Chess--A Cold War Musical
Each game of chess means there's one
Variation left to be played
Each day got through means one or two
Less mistakes remain to be made
Chess first saw the light of day in 1984 as a concept album.
First conceived by Tim Rice in 1979, it was the story about the
great chess masters of the cold war. The intellectual arena where
Bobby Fischer, Spassky and Karpov grappled provided headline
drama that played well against the arms limitations talks.
This musical follows events at two chess matches one year
apart. The first year sees the defection of the soviet player.
Anatoly is assisted by the aide to the American player, an ex-Hungarian
national. Florence escaped during the Prague Spring before the
Red Army closed the borders. She and he fall in love and, despite
the string pulling of PR men, diplomats, secret police and everyone
else, manage to abscond. Western governments use the defection
to further their own international agendas, and the US player
uses the scandal to bump up his own player's fee.
In the second year, at a re-match, the Soviets put pressure
on the defector. It is a matter of prestige. They use the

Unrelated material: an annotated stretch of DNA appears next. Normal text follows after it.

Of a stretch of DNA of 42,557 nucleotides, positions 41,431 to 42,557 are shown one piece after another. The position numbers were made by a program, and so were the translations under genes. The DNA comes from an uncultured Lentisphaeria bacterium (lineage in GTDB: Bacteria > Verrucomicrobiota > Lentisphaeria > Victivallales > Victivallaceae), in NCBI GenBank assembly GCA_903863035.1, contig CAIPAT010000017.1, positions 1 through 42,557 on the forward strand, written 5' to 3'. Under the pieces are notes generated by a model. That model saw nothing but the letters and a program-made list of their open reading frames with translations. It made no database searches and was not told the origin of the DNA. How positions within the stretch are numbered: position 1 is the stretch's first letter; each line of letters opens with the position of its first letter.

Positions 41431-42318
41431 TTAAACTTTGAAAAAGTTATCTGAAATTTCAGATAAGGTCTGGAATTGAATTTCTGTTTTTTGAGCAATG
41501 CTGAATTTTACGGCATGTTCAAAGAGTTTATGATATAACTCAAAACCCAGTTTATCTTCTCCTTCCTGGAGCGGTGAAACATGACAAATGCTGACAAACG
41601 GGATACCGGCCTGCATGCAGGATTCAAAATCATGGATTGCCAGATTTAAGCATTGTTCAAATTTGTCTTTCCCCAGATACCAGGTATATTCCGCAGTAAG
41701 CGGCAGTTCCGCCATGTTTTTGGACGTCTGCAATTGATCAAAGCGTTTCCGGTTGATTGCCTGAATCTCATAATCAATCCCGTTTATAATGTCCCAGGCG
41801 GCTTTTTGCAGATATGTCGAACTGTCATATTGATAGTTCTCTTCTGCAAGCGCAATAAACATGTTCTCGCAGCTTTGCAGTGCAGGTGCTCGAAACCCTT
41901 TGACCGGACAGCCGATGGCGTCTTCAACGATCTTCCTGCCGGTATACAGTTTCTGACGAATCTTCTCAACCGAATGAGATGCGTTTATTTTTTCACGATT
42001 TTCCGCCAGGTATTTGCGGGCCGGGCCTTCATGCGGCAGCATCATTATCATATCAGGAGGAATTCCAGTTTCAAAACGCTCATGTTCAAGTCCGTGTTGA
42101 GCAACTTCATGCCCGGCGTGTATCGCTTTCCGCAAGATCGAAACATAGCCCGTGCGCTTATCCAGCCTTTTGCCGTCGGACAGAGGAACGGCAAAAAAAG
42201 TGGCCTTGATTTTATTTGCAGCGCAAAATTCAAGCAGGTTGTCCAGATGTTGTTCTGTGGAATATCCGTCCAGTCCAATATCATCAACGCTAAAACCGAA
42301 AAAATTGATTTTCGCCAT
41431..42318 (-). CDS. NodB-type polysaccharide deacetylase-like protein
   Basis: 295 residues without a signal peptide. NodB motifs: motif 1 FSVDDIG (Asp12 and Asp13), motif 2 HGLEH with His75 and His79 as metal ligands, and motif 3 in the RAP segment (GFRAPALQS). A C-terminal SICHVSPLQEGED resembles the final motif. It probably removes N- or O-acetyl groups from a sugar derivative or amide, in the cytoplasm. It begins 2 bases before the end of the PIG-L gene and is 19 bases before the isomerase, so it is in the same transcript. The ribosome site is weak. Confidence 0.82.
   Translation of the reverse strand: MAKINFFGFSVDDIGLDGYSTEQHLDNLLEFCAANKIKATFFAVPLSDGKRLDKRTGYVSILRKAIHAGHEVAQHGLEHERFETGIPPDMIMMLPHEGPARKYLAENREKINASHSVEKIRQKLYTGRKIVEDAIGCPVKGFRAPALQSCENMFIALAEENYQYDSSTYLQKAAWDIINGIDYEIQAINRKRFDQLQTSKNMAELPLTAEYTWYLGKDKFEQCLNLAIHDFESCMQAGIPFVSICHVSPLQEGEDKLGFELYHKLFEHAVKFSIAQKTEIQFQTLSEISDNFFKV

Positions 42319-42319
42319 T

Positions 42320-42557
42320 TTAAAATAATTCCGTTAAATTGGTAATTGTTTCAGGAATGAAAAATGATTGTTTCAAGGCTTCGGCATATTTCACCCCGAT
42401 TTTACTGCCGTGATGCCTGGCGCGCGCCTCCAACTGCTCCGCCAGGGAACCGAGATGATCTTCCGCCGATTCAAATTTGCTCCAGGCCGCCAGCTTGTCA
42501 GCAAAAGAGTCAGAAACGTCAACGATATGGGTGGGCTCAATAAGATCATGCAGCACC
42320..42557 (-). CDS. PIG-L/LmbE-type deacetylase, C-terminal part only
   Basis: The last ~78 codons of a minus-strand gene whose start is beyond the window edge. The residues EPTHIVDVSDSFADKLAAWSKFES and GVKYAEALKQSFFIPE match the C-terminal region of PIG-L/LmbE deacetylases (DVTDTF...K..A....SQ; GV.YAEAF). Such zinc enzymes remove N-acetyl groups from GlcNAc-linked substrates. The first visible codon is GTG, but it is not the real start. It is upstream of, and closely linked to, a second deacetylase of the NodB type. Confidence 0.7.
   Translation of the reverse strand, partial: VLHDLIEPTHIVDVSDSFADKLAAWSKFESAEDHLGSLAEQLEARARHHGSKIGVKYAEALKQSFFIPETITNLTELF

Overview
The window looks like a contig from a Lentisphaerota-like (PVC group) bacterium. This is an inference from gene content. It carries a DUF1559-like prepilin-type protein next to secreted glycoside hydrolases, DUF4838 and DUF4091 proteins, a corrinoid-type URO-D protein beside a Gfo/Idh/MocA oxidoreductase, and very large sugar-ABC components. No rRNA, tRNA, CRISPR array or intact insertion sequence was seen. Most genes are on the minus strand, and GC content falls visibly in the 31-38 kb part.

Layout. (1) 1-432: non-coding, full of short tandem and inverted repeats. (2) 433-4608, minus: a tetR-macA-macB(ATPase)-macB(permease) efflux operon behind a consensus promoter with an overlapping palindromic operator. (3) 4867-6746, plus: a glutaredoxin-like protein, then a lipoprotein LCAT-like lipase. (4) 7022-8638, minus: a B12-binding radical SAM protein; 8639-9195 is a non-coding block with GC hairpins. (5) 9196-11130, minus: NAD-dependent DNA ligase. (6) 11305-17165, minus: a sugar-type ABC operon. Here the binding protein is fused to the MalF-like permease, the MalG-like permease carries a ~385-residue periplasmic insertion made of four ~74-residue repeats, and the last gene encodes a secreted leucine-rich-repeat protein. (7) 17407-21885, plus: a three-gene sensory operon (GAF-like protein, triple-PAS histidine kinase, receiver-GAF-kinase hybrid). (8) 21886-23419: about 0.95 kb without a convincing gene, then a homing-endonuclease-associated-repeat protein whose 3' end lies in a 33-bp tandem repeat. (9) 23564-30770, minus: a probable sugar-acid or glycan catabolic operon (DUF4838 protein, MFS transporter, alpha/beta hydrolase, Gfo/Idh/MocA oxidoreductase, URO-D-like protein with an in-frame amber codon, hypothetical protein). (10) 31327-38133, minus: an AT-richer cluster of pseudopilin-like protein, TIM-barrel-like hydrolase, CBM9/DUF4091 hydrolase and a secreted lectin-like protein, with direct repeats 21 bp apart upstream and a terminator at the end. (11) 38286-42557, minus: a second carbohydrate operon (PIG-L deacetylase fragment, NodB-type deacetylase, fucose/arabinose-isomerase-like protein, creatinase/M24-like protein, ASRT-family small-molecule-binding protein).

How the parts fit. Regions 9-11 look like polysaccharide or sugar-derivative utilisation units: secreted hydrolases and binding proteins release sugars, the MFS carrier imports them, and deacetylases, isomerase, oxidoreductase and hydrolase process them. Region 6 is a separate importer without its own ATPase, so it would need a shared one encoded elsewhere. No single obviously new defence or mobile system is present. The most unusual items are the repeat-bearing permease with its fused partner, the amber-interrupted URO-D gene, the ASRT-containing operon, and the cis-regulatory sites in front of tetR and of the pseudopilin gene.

wife Anatoly left behind--not, and a trump card, Florence's
father disappeared after the Prague Spring, but he is alive.
Anatoly makes a decision. He can keep Florence's
He returns to the Soviet Union, his empty marriage and to
the guilded cage of a publicity puppet.
The Story of Chess
1972 saw the the Soviet chess giant Boris Spassky,
an American chess genius, Bobby Fischer, in Iceland. Fischer,
even on his good days before he went completely out of his
tree, was prideful primadonna whose temper tantrums
altered the staid reputation of the ancient board game- it
was East versus West and at the peak of the Cold
War the world's attention was grabbed. This, of course, happened
at the same time as the great Canada-USSR hockey games that also
gripped the attention of the world.
The concept album did well, placing singls at the top of the
charts in several countries in 1984. By 1985 plans were made
for a stage play. After a troubled lauch, the £4 million production
ran for three years in the UK.
Chess was heavily revised for the American market.
instead of being entirely sung-through as it had been in London,
for New York it would be a more traditional play punctuated by
musical numbers. Among the new material added was "Someone
Else's Story" which
Tim had written for Florence, but which had not appeared in London
or on the
They also changed the ending.
The new and improved version got poor notices and closed after
a short run. However, audiences have been seeking out the play
ever since. The album still sells well and the drama has undergone
several revivals including two high-profile productions